Mortgage Rates Due To Feds Unchanging Rates For 1st Quarter 2019
Mortgage Rates Due To Feds Unchanging Rates For 1st Quarter 2019 Was PUBLISHED On January 31st, 2019
Many were pleasantly surprised yesterday when Federal Reserve Chairman Jerome Powell announced the FEDS are not increasing rates for first quarter 2019.
- The stock market went up almost 500 points on this news
- It brought major smiles to CEO’s of major companies
- But what does this mean to American consumers?
- What does this mean to mortgage rats due to FEDS unchanging rates?
- Will this affect credit card holders?
- How does this affect investors who have funds invested in bonds and treasuries?
- The stock market is happy with this news
- Is this good news for home buyers?
- Is it good news for mortgage lenders?
- Mortgage Rates Due To Feds Unchanging Rates mean stable rate?
What benefit does this have on consumers?
News FEDS Not Increasing Rates For First Quarter 2019 Means Good News For Consumers
News FEDS not increasing interest rates for first quarter 2019 is definitely good news for consumers. Will Mortgage Rates Due To Feds Unchanging Rates be stable? On Wednesday January 30th, the Federal Reserve Board unanimously agreed and voted not to raise not to raise the benchmark federal funds rate in the first quarter 2019. The announcement came by Federal Reserve Board Chairman Jerome Powell. This is great news by the FEDS after having raised the benchmark federal funds rate by 25 basis points the previous month.
The Federal Open Market Committee, FOMC, issued the following statement:
“In light of global economic and financial developments and muted inflation pressures, the Committee will be patient as it determines what future adjustments to the target range for the federal funds rate may be appropriate to support these outcomes.”
2018 Was Worst Year For Interest Rate Hikes
The economy is doing better than expected since Donald J. Trump was elected President of the United States.
- Lowest unemployment numbers in the history of the United States
- Record-breaking corporate profits quarter after quarter
- Homeowners are enjoying double-digit appreciation in their homes
- The stock market is hovering at 25,000 which is the highest level in history
- Unemployment numbers for minorities and women are the lowest in history
- Housing prices are rising with low inventory
- FHFA raised conforming loan limits to $484,350
- FHFA raised conventional loan limits for three years in a row due to rising home prices
- HUD followed in FHFA footsteps and increased FHA Loan Limits to $314,827
- Despite the highest mortgage rates since 2008, housing demand remains high
There does not seem to be any signs of a housing correction in the near future.
2018 Was Worst Year For Interest Rate Hikes
2018 was a great year for the U.S. economy. However, it was the worst year for interest rate hikes. The Federal Reserve Board raised interest rates four times. The news by Fed Chairman Jerome Powell that the FEDS will not be increasing interest rates came as a relief to many who carry high amounts of debts.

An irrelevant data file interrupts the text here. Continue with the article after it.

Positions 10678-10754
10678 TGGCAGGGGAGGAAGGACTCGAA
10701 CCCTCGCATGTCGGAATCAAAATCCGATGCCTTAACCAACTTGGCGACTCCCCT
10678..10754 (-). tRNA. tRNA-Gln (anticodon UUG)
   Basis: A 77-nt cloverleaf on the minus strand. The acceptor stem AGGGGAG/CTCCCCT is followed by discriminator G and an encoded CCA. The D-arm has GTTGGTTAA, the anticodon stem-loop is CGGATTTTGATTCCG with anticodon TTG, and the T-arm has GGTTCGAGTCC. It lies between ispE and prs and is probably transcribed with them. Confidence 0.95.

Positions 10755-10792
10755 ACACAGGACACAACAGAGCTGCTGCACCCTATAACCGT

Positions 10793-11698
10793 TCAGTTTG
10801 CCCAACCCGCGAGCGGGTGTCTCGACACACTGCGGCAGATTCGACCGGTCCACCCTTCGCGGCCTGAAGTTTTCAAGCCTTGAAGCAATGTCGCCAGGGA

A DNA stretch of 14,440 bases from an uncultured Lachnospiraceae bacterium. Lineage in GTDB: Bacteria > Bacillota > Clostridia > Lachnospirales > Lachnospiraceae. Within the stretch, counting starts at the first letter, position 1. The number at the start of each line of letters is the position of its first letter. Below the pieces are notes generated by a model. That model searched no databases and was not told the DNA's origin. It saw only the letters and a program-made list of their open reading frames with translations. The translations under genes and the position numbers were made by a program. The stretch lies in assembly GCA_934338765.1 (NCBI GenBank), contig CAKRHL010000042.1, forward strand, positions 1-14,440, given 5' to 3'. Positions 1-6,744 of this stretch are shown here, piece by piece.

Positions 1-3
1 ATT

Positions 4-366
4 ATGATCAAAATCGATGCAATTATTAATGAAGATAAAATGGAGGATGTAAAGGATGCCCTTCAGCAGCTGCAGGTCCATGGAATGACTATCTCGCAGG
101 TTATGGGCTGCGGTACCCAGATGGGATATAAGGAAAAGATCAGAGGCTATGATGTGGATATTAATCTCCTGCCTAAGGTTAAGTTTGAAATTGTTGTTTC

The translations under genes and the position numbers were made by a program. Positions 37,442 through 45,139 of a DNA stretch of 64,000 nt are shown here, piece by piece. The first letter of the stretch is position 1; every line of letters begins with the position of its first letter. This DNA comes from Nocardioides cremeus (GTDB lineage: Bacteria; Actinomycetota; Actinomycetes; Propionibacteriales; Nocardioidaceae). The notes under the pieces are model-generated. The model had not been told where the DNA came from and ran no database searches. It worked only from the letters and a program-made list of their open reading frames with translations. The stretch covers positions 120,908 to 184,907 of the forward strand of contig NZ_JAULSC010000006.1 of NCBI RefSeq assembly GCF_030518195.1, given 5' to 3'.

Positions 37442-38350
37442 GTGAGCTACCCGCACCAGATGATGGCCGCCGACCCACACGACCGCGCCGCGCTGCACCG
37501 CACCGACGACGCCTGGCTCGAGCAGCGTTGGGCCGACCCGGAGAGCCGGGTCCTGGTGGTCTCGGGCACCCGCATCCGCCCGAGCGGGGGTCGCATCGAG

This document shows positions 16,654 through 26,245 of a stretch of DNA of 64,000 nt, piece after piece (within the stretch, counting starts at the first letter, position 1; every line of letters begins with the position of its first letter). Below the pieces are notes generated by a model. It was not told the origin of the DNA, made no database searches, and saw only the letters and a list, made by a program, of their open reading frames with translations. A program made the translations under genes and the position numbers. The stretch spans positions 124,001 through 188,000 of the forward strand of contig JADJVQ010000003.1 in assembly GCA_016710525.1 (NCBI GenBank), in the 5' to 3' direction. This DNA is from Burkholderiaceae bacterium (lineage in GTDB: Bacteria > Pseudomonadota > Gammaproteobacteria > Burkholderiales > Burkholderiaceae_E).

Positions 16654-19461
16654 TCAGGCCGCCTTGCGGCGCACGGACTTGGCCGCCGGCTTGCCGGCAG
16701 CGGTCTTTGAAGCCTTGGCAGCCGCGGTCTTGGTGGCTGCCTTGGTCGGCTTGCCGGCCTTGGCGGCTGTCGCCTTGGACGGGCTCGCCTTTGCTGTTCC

Bank Rate’s Chief Financial Analyst Greg McBride said the following after the news by Chairman Powell was announced:
“It gives borrowers a reprieve from rising rates, but borrowers still need to operate under the assumption that rates will rise further in 2019”
Furthermore, he stated:
“So use this as an opportunity to keep paying down debt, refinancing into fixed rates or grab low interest rate offers.”
The Federal Reserve Board normally does not increase rates in consecutive months.
- Economists and experts are expecting that the Federal Reserve Board will be increasing interest rates in 2019
- Many feel that the reason the FEDS did not increase rates in January was to see and take a wait and see approach and take some time in evaluating the overall economy
- The FEDS did announce late last year they were expected to increase rates in 2019
- Future interest rate hikes were not mentioned on yesterday’s news conference by Chairman Jerome Powell
- Consumers should use this good news and opportunity to pay down high-interest debt
- They should also take advantage of refinancing their adjustable-rate mortgages to fixed rates
Consumers should take advantage of lower interest rate balance transfer offers.
Good News For Mortgage Rates Due To Feds Unchanging Rates
Whenever the market predicts higher mortgage rates, the pricing is already factored in way before the announcement.
- The was expecting news that Chairman Powell was going to increase rates weeks ago
- So with anticipation of rates increasing, mortgage rates already factored this in
- Prior to Wednesday’s announcement, 30 year fixed mortgage rates were averaging 4.45% for prime borrowers
- The good news with Mortgage Rates Due To Feds Unchanging Rates is it may come down
Or in the worst scenario, mortgage rates due to FEDS unchanging rates will keep mortgage rates stable at 4.45%.
Mortgage Rates Due To Feds Unchanging Rates And How Rates Are Determined
In general, mortgage rates is normally based on the U.S. Ten Year Treasury Notes. Mortgage Interest Rates is not based on the federal funds rate. Federal Funds Rate is a short term interest rate where banks lend money to other banks. However, the federal funds rate does has an indirect factor on mortgage rates. Federal Reserve Board’s policy has ripple effects on mortgage interest rates and the economy. Mortgage Interest Rates are based on long term interest rates. Important factors that impact mortgage interest rates are the volatility of the economy and the strength of economic numbers.S
This BLOG On Mortgage Rates Due To Feds Unchanging Rates Was Written And Published By Gustan Cho National Managing Director at Gustan Cho Associates Mortgage Group & News